The dawn of online banking made personal banking quicker and easier, and opened consumers’ eyes to the possibility of automated service and 24/7 access in other aspects of their lives, including wealth management. Fast forward to the present day, where consumers are using digital technologies to communicate live without travelling, share and access information instantly, and research and compare products from the comfort of their homes.
In this report, Accenture explores how digital technology has shaped client expectations, what that means for the client-advisor relationship and how traditional wealth management firms can thrive in this brave new digital world.
Wealth management for the modern investor: How digital technology is changing the client-advisor relationship
A recent Accenture survey of North American financial advisors revealed that the digital experience is an increasingly important consideration in the wealth management industry. Approximately 68 percent of advisors surveyed already use some form of social media with their clients, and nearly 80 percent believe that digital is an essential part of the client-advisor relationship.
Demographic shifts and an online service culture have made today's wealth management clients more tech-savvy and well-informed than ever before. At the same time that wealth is slowly moving from baby boomers to millennials, older generations are beginning to embrace social, mobile and digital technologies.
The result is a group of financially literate investors who expect instant access, personalized service and undivided attention.
As the financial services sector continues to recover from the financial crisis, some firms are turning to wealth management as a way to replace lost revenue from other areas of their businesses. Universal banks are choosing to de-emphasize investment banking operations and invest in wealth management segments. Meanwhile, regional banks and fund managers are leveraging digital technologies to develop competitive wealth management offerings and become “one-stop shops” for existing clients.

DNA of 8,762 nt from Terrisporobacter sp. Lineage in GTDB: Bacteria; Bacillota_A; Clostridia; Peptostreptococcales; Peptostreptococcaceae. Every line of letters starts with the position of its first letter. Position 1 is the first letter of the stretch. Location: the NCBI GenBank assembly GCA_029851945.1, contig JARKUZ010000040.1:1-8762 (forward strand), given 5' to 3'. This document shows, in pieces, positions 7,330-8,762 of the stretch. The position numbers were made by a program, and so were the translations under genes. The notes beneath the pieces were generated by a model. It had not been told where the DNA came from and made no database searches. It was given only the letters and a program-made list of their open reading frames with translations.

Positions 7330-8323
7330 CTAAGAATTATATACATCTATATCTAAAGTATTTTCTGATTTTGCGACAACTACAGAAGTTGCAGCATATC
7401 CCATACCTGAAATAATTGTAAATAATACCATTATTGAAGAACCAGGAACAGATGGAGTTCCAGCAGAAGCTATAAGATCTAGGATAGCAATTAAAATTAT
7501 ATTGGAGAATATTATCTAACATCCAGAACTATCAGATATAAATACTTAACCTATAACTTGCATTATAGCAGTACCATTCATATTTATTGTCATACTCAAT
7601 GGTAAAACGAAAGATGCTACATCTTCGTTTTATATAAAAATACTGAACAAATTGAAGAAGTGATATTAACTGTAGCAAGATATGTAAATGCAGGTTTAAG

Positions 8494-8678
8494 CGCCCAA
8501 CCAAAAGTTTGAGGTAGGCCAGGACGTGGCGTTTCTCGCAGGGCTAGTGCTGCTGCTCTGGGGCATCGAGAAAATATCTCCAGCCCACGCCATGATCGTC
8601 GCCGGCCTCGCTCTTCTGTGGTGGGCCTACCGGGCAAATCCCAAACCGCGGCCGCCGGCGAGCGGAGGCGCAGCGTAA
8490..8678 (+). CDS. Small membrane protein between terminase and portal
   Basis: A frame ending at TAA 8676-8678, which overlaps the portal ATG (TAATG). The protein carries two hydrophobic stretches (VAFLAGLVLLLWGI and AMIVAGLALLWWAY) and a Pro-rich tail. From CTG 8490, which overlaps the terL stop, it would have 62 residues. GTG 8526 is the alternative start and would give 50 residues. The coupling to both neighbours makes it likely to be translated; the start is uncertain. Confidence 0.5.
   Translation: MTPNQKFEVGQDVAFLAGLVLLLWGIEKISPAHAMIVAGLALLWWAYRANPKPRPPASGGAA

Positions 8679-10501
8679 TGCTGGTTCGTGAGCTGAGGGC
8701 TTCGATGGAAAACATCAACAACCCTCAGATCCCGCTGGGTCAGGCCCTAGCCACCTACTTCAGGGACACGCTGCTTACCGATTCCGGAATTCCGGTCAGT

Although the barriers to entry for wealth management have been lowered, competition from non-financial firms has been limited. What has emerged, however, is a growing number of financial technology start-ups with robo-advice services. The rise of robo-advisors, and more importantly, a robo-advice business model that emphasizes low-cost technology over traditional human advice, signals the emergence of a new digital foundation—and a new kind of digital client—in wealth management.
A new wealth management model is beginning to take shape—one that is digital at scale and offers robo-advice with a human touch. For firms, that involves a mix of digital and traditional channels with low-cost products, a range of service and fee levels, and flexible “pay-as-you-go” access to advisors.
Clients are willing to pay for good advice, but they expect value and they want to know what they are paying for. Firms can build strong relationships by establishing a strong onboarding process, collaborating with clients on goals-based investing, and leveraging innovations such as robotic process automation to improve efficiency and service.